Why some lawmakers think this will be the year Pa. raises its minimum wage

At the moment, Pennsylvania’s wage floor is $7.25 an hour — the same as the federal minimum. The legislature last increased the state’s minimum wage in 2006.

The Capital Building in Harrisburg, Pa

The Capital Building in Harrisburg, Pa. (Kimberly Paynter/WHYY)

This story originally appeared on Spotlight PA.

After years of arguments and a near-deal in 2019, Democrats in the Pennsylvania legislature say it’s now just a matter of time before Republicans agree to vote in favor of raising the state’s minimum wage.

At the moment, Pennsylvania’s wage floor is $7.25 an hour — the same as the federal minimum. The legislature last increased the state’s minimum wage in 2006, and every neighboring state currently has a higher wage floor.

“I think we’re all tired of fighting on this,” said state Rep. Patty Kim (D., Dauphin), who for years has introduced legislation to raise Pennsylvania’s minimum wage.

  • WHYY thanks our sponsors — become a WHYY sponsor

Democrats’ newfound optimism is based on the fact that a Republican who is a member of the state Senate’s leadership team is the lead sponsor of a bill to increase the minimum wage to $15 an hour. Yearly increases tied to the rate of inflation would follow under the legislation.

“Due to the rising costs, workers are unable to pay for basic necessities and forced to rely on public assistance,” the bill’s sponsor, state Sen. Dan Laughlin (R., Erie), said in a statement in late May. “It is time we address the issue and I believe this bill is the most responsible way to approach it.”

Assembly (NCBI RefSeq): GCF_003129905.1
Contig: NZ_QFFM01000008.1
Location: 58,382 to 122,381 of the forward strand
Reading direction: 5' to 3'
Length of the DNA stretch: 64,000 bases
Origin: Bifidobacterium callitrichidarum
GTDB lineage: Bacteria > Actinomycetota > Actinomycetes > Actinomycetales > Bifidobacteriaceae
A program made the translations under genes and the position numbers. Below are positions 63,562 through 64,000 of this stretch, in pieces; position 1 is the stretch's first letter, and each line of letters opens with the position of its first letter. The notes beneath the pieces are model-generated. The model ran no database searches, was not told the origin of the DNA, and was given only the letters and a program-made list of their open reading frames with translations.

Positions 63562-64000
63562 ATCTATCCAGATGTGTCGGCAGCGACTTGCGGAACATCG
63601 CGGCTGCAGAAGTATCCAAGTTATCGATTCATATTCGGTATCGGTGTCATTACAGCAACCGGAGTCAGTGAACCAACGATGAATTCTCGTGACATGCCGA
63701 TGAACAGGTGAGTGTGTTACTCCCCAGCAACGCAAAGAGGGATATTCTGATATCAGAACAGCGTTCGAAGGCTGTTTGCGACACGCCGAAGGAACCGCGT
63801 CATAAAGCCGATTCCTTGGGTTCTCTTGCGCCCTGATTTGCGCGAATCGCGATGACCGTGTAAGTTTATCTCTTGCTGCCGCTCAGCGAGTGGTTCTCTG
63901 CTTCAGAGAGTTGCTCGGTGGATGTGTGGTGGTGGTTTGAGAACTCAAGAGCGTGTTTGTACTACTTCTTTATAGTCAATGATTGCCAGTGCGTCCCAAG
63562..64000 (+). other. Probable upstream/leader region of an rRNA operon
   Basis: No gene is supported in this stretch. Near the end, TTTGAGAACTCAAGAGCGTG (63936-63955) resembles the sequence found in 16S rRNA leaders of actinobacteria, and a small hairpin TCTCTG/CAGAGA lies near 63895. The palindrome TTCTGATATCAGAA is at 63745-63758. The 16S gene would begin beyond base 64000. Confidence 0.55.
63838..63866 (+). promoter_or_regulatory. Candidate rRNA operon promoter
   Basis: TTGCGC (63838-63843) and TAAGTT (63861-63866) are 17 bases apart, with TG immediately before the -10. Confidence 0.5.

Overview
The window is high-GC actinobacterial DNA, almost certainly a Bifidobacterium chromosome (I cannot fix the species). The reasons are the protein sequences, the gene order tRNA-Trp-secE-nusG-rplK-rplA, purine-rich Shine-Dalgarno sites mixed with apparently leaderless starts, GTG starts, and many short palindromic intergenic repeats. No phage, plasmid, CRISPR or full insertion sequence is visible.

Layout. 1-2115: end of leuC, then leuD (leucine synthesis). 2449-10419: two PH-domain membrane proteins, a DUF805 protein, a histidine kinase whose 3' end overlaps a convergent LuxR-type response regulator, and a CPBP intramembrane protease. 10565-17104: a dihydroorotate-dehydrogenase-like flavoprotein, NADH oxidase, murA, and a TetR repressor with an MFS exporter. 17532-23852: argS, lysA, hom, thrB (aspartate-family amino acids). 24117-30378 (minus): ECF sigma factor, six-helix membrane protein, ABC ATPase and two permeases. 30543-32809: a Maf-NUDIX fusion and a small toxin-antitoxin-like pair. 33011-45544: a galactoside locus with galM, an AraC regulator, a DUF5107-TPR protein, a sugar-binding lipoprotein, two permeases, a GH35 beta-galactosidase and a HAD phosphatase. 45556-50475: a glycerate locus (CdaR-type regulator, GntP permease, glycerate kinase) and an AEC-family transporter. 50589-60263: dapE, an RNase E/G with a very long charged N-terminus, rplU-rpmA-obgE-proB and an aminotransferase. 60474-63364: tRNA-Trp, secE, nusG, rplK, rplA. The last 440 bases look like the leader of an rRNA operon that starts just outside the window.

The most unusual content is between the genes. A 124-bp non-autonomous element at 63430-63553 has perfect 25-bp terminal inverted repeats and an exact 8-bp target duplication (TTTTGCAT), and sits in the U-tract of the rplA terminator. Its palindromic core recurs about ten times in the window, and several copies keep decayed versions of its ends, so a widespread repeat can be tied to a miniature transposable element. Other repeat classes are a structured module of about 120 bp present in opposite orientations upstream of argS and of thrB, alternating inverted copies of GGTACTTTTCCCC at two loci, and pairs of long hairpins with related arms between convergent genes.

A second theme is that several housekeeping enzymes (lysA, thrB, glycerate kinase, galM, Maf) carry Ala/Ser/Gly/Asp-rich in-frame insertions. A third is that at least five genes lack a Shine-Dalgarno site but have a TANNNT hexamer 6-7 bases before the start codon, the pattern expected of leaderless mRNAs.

The state House is under Democratic control, and there are likely enough votes in the chamber to approve a minimum wage increase. The state Senate, meanwhile, is strongly under GOP control.

Still, state Senate Minority Leader Jay Costa (D., Allegheny) is hopeful something will be done by the end of the year.

  • WHYY thanks our sponsors — become a WHYY sponsor

“… It’s just a function of figuring out the dynamics of what it’s going to look like,” he said.

Republican leadership in both chambers has been wary of raising the minimum wage.

State Senate President Pro Tempore Kim Ward (R., Westmoreland) and Majority Leader Joe Pittman (R., Indiana) voted against raising the wage floor to $9.50 an hour in 2019. That year, the state Senate passed a compromise bill negotiated between Republicans and former Democratic Gov. Tom Wolf; it died in the state House.

In an email earlier this spring, Kate Flessner, a state Senate GOP spokesperson, said the caucus is “focused on implementing policies that will create maximum wage jobs” rather than through “artificial minimum wage increases.”

Added Ward last week: “Everything is a negotiation.”

Even if the chambers reach a deal, it’s unlikely the bill will include language allowing Pennsylvania’s cities, such as Philadelphia, to set a higher, local minimum wage. The 2006 bill that last increased the minimum wage included a ban on local action.

Getting rid of that ban is a high priority for dozens of progressive community and advocacy groups.

Preemption “is often used as a tool for state governments to prevent big cities with majority Black and brown residents from governing as they see fit,” the coalition said in an open letter in May. “This model should be rejected by Pennsylvania’s General Assembly.”

State House Democrats have expressed support for local control, but they doubt it’s actually in the cards.

“I don’t believe that will happen,” said state Rep. Jason Dawkins (D., Philadelphia), who chairs his chamber’s Labor and Industry Committee.

Spotlight PA logoSpotlight PA is an independent, non-partisan newsroom powered by The Philadelphia Inquirer in partnership with PennLive/The Patriot-News, TribLIVE/Pittsburgh Tribune-Review, and WITF Public Media.

Get the WHYY app!

WHYY is your source for fact-based, in-depth journalism and information. As a nonprofit organization, we rely on financial support from readers like you. Please give today.

Want a digest of WHYY’s programs, events & stories? Sign up for our weekly newsletter.

Together we can reach 100% of WHYY’s fiscal year goal